If it is impossible to know whether you are right, then it is also impossible to know that it's impossible to know you're right.

The phrase is inconsistent. The best you can hope for is, "I can't see how you could know you are right", or "I see no reason to even suspect you might be right". Either of these are more accurate, and less condescending at the same time.

By the way, I do not agree with AW's definition that knowledge is certainty. Knowledge is a position based on observation or definition combined with an assessment of likelihoods. The difference between belief and knowledge is that belief does not require that the position be based on observation/definition, and the word "know" implies a high level of assessment of likelihood.

Knowledge based on definition is certain (meaning it is impossible not to be true), but it is not the only time its appropriate to use the word "know".

You and I can have different knowledge of the same event without contradiction because our observations differ. That can extend to something as fundamental as existence.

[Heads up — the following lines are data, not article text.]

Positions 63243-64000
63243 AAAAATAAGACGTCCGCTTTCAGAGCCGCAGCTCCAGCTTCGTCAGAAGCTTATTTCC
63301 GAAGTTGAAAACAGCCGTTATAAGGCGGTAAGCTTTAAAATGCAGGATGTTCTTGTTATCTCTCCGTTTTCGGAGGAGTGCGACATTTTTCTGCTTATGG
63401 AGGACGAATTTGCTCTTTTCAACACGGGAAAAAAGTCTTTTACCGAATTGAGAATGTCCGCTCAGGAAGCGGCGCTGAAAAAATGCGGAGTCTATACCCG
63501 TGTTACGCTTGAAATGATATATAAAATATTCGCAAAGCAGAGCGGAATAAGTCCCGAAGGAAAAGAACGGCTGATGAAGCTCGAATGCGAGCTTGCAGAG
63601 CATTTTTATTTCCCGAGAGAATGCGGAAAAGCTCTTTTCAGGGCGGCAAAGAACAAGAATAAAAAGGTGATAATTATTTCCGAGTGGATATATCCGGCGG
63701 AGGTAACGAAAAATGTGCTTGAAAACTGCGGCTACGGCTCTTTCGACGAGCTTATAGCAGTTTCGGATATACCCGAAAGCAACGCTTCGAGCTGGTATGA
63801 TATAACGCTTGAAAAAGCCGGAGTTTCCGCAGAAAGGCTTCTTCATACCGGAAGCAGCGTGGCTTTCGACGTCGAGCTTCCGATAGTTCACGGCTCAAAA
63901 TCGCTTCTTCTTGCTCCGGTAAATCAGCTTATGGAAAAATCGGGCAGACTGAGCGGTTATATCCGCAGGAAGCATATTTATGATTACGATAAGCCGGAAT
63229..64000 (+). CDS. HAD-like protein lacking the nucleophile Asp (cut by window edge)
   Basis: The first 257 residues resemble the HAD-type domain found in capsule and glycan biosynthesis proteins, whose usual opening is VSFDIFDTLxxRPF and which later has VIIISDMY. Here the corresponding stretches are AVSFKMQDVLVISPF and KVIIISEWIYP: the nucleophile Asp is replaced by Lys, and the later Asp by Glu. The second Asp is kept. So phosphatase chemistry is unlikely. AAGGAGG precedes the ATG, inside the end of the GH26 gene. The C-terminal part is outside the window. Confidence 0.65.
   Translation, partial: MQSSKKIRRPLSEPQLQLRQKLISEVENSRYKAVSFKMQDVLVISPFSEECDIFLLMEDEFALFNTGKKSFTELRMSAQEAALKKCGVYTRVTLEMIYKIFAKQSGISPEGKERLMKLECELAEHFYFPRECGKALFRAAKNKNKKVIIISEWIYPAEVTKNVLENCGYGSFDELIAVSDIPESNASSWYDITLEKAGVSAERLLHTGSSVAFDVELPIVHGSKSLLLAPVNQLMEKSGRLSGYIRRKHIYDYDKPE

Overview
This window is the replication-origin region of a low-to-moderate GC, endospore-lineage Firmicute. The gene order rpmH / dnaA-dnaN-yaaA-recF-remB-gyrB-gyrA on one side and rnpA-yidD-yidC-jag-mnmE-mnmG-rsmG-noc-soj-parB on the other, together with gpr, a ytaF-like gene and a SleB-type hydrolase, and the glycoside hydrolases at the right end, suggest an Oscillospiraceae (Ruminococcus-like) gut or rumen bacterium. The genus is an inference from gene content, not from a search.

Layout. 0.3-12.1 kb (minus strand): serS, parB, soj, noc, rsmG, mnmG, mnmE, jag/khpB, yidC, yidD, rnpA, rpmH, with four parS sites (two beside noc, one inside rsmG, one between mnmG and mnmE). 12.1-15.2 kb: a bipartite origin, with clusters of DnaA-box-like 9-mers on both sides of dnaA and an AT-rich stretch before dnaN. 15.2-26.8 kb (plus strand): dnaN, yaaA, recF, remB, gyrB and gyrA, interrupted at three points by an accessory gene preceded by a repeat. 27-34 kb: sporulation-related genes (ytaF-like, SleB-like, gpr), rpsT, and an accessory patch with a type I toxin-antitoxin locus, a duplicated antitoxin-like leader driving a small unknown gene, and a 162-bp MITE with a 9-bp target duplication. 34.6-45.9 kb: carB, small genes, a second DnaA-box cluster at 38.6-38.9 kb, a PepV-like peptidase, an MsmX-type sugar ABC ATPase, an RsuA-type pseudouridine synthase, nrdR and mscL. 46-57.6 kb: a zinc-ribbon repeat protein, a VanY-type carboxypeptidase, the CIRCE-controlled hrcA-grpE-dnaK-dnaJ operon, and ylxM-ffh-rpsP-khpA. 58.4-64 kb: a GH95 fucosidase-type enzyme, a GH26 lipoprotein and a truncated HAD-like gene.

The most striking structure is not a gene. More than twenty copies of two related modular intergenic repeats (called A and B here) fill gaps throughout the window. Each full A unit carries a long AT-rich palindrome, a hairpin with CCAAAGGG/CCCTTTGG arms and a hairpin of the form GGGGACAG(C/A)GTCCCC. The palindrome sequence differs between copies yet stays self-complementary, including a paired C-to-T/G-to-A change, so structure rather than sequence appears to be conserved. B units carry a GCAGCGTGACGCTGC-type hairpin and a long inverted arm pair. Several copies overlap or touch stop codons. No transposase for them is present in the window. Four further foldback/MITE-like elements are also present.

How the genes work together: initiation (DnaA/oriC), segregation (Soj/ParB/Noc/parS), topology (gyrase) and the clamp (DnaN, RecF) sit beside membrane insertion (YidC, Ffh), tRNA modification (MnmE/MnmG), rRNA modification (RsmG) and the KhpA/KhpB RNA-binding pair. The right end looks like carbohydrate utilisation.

I can know god does not exist while at the same time someone else can know that he does. To say otherwise presumes that there is an unbiased universal observer, and you're right back to the concept of god again.

A theist could thus claim I can not know god does not exist and he is consistent with the idea of a universal observer, but I can not consistently claim he can not know god exists because I am implictly invoking a concept of god in the process of making such a claim.

I can however consistently claim that I know god does not exist. It's much too cumbersome to keep saying "i believe based on my observations..." when a perfectly suitable word, "know", already exists for that meaning.

Rather than asking people if they know the Bible is true, you should have asked "why do you believe the Bible is true".


I don't feel it is your place to tell me what I should or should not be saying.



If it is impossible to know whether you are right, then it is also impossible to know that it's impossible to know you're right.


So what you are saying is that it is impossible to know either way. How is this different to what I was saying (besides the wording)?